HR Departments Hold Their Own in 2014

Competing priorities, lack of influence remain areas of concern

By Theresa Minton-Eversole Nov 7, 2014
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Budgets for human resource departments have increased over the past couple of years, but they are still well short of the levels seen prior to the recession, according to the latest Bloomberg BNA report about the state of the human resource function.

HR Department Benchmarks and Analysis 2014-2015 is based on survey responses from more than 300 human resource executives and professionals, representing a cross section of U.S. employers. Key findings of the report address HR department staffing, expenditures and budgets, departmental responsibilities and priorities, level of influence within the organization, and strategic planning.

The median ratio of HR staff to total employee head count was found to be 1.3 full-time equivalent HR employees for every 100 workers—the highest ratio in the annual survey’s history. The growth in HR staffing in comparison to workforce size has been broad-based across all industries, though staff ratios have risen most among small businesses and in the manufacturing sector.

More important perhaps has been the trend toward greater specialization within the HR function, spurred on by increases in technology use, globalization and workforce diversification, as well as the growing importance and use of HR analytics. Sixty-three percent of survey respondents reported they have at least one specialist on staff, compared with 46 percent who reported so in 2004.

Budgets and Responsibilities

The median HR department budget for 2014 increased 3.9 percent, which is little changed from the previous two years but markedly better than the 2 percent increase reported during the 2009-2011 time period.

HR expenditures per employee have outpaced inflation for the past two decades, according to the report. Since 1994, the median budgeted HR department’s cost per worker has risen an annualized rate of 3.7 percent, while prices of goods and services climbed approximately 2.4 percent per year over the same period, according to the Bureau of Labor Statistics’ Consumer Price Index for All Urban Consumers. Small companies’ HR departments typically spend much more on a per capita basis than do large companies’ HR departments because they lack the advantages associated with economies of scale.

The report found that HR departments are likely to take on new functions without surrendering any duties. Twenty-one percent of respondents said they acquired new duties without relinquishing anything, while a mere 6 percent reported surrendering duties; only half of that 6 percent said they gave up duties without acquiring new ones.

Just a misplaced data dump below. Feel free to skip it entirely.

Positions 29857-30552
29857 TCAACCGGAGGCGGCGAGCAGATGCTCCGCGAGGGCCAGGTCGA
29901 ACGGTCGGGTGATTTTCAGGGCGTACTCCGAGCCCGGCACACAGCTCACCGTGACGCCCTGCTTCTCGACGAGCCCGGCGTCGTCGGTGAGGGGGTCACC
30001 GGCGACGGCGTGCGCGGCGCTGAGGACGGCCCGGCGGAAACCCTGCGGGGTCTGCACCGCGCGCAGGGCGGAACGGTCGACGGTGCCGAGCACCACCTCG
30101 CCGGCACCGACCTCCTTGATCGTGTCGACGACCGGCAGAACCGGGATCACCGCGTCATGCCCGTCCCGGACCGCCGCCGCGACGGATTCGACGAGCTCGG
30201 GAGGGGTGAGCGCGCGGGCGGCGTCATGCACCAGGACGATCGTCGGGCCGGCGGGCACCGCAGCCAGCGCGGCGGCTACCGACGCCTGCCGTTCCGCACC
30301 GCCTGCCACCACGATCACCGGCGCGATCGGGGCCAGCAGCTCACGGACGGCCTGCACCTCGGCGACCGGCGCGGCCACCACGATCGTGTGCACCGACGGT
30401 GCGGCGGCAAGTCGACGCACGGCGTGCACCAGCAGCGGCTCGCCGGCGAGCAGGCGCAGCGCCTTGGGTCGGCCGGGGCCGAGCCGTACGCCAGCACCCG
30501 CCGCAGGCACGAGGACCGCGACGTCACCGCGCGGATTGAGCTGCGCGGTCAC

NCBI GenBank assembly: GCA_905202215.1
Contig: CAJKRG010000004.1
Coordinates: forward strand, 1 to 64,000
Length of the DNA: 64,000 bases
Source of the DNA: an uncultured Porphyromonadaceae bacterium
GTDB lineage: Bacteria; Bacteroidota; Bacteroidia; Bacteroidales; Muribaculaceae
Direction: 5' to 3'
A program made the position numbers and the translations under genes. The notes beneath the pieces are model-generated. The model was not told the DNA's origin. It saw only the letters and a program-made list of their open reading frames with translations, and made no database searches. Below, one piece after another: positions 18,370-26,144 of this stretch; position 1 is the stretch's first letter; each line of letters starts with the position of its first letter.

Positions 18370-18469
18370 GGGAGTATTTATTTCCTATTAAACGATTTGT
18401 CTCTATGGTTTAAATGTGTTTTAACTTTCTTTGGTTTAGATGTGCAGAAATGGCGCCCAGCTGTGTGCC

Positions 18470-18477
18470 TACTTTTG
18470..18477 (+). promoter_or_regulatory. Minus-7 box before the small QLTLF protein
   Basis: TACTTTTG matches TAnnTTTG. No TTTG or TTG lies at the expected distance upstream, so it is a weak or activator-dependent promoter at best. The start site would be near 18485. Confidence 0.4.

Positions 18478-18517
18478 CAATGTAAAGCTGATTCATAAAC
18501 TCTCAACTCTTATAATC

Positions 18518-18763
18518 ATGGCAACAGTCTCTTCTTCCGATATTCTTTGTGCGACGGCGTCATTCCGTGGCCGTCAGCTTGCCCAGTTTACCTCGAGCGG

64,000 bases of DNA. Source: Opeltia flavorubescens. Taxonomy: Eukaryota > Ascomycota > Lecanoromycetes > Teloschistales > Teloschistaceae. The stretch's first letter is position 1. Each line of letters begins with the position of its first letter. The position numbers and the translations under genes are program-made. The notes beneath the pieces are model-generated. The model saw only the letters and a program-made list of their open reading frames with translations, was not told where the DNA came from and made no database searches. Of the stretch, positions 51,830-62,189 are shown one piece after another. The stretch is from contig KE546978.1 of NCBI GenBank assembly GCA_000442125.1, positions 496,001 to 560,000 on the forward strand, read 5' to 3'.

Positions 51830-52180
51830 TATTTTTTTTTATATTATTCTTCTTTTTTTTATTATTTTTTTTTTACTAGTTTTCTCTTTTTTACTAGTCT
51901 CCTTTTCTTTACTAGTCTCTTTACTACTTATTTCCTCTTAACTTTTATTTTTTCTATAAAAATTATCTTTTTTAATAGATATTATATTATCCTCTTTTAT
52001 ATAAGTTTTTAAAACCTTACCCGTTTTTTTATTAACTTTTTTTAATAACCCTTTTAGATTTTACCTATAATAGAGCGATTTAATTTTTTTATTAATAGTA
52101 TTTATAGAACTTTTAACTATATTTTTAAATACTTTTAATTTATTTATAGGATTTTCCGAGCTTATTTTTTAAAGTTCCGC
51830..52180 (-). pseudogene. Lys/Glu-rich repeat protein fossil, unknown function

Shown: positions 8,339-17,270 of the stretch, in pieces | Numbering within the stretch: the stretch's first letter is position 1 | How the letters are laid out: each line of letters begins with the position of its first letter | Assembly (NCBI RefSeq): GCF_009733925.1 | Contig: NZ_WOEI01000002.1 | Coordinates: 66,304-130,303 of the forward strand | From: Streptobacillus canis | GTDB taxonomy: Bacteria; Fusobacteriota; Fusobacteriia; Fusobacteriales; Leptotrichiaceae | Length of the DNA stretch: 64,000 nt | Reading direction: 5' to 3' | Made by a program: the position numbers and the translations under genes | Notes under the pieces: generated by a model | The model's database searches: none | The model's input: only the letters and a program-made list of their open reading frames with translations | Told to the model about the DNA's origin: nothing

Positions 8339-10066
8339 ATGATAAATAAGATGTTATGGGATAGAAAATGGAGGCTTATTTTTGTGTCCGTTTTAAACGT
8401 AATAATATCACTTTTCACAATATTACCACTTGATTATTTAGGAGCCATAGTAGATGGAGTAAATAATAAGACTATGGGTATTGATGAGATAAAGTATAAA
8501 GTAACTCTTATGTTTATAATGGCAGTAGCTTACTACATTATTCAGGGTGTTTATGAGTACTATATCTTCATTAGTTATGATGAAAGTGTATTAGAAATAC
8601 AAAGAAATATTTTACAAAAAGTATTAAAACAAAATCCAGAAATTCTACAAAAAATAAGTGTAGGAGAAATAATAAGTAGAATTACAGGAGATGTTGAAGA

Sixty-five percent of respondents said wage and salary administration is handled solely by HR, while 29 percent divide compensation administration between HR and other departments. Most (82 percent) said HR manages all aspects of insurance benefits administration.

Further, HR’s reliance on outsourcing has declined over the last decade, according to the report, though consultants and vendors still play a prominent role in some aspects of the HR function. While expertise and service levels usually determine whether or not to outsource HR activities, 83 percent of respondents said their departments still oversee those outsourced functions.

One major area of concern reflected in the report involves the influence the HR department has within companies. Less than 30 percent of respondents said their departments are fully integrated into corporate strategy and decision-making. This can be particularly problematic when it comes to the strategic workforce planning (SWP) process.

World-class HR departments actively involve senior business leaders in workforce planning to ensure those plans have sufficient organizational support and the insights needed to identify and address the company’s greatest talent needs, according to a report by The Hackett Group titled The World-Class Performance Advantage: How Leading HR Organizations Outperform Their Peers.

“The most effective [SWP] groups analyze the data to understand the drivers of workforce performance and talent risks, and uncover opportunities throughout the organization,” noted the Hackett report. “[They] are populated with a far greater percentage of professionals with the skills to work effectively with HR business partners and directly with business stakeholders.”

As a result, these HR departments produce “demonstratively better results from their SWP efforts,” more effectively narrowing talent gaps, while better matching employees’ skills to individual jobs, and maintaining higher retention rates overall. This is accomplished through better movement and growth of internal talent, particularly as it relates to leadership development, to fill needs generated by organizational growth and change.

“Winning [stakeholder] trust through consistent delivery opens the door, but demonstrating an understanding of the commercial drivers of the business and the way that human capital enables financial performance is a further differentiator” of world-class HR organizations, the report said.

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